And Bruce Barker, a faithful reader of the Weekly Screed, shared this bit of near excellence.
Bruce happens to be one of the hardest working men in show business doing voiceover. Of this video, he said, "Here's every commercial I've voiced in the last month, all at once."
Every Covid-19 Commercial is Exactly the Same
If only this video had been just a little shorter. But it does point to the insane amounts of money big brands can spend on aimless, me-too messages. (That in contrast to last week's message from the evil empire known as Facebook.)
And this leads us to a question...
What specific marketing or advertising challenges are you facing during these times of Uncertainty Rhetoric?
What marketing question might you like answered?
Whether serious or silly, go ahead and hit reply and send it to us. We will do our best to answer it in a subsequent screed.
Your Lean, Mean Creative Director in
I had an email from a famous novelist who reads this screed.
Why does an author educated in philosophy at the hallowed Wellesley College read these rants?
Who knows. Maybe it's my snarky existentialist bent. But for some reason she's a fan.
And it's not as if she's suddenly lost her judgment after being locked inside the house for several weeks.
(I've told this to several friends: a writer during a lockdown barely notices. We were signing up for social distance when they issued our writer license. If we're judgment impaired, it happened long before COVID measures.)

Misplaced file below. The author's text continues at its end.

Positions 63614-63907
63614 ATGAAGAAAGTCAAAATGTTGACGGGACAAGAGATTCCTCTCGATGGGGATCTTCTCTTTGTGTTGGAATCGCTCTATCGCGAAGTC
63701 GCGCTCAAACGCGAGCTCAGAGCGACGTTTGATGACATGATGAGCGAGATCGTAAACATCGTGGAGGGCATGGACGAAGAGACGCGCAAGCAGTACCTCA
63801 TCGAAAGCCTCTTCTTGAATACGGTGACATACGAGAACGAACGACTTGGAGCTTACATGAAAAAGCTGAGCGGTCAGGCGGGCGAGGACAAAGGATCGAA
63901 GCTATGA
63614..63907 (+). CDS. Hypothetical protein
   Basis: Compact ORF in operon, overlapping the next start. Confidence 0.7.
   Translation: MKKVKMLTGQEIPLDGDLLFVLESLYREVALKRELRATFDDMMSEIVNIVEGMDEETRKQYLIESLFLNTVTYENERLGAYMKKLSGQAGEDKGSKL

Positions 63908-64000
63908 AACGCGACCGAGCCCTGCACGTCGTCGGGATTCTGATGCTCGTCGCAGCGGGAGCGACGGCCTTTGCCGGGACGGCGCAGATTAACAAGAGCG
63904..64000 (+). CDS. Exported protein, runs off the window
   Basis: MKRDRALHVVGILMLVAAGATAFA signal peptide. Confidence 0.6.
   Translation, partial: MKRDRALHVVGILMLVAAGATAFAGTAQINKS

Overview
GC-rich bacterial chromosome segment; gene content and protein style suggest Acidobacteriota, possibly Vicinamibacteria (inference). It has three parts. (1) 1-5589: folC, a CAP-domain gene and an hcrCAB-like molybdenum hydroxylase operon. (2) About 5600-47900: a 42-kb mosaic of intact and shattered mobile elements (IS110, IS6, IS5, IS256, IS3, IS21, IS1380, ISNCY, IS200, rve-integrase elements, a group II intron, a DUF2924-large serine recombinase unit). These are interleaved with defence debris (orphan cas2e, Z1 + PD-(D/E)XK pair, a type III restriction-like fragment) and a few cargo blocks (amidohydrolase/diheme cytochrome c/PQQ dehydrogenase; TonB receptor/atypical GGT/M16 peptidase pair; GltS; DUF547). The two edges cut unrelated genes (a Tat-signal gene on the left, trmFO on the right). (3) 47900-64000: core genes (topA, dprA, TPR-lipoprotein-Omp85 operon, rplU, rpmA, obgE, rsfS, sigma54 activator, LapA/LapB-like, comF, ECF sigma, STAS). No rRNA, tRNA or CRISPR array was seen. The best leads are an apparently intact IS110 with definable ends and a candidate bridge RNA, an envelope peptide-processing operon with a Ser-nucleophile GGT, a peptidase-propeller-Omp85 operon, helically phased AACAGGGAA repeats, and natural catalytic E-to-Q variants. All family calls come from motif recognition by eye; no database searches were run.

Anyway, this famous novelist mentioned a particular national TV commercial.
Seems it stopped her in her tracks.
She asked what I thought of it.
Ironically, The Fabulous Honey Parker and I had just been discussing this very same commercial.
It opens with a plaintive piano under black & white photos of a newborn.
It quickly segues to a collage of vintage with current images intercut. They're all of mothers and newborns, doctors and nurses, and photos of the moment, then and now.
An elderly woman narrates.
"I was born during a quarantine. I don't remember it, of course.
"But for my mother, it was a very difficult time. She told me, 'It was just you and me for many months.'
"But she wasn't alone. Everybody tried to do what they could to help. But she was also a very strong person.
"And then it was over. We came out into a new world, my mother and me.
"We can get through this. We all have the strength to do it. I'm a hundred years old. And you just take care of that little miracle."
We also get to see the woman speaking. She looks fantastic.
A title says, "Anita Simpson, born in 1920 during the influenza pandemic."
Another title says, "For all new moms in quarantine, you're not alone."
The closing title is, "FB.com/parentsupport";
The name "Facebook" sits very quietly at the bottom of the frame.
If you haven't seen it, you can watch it right here...
And the question is...
Why is Facebook touching this nerve?
Or maybe a better question is, HOW is FB touching this nerve and what can the rest of us take away from it?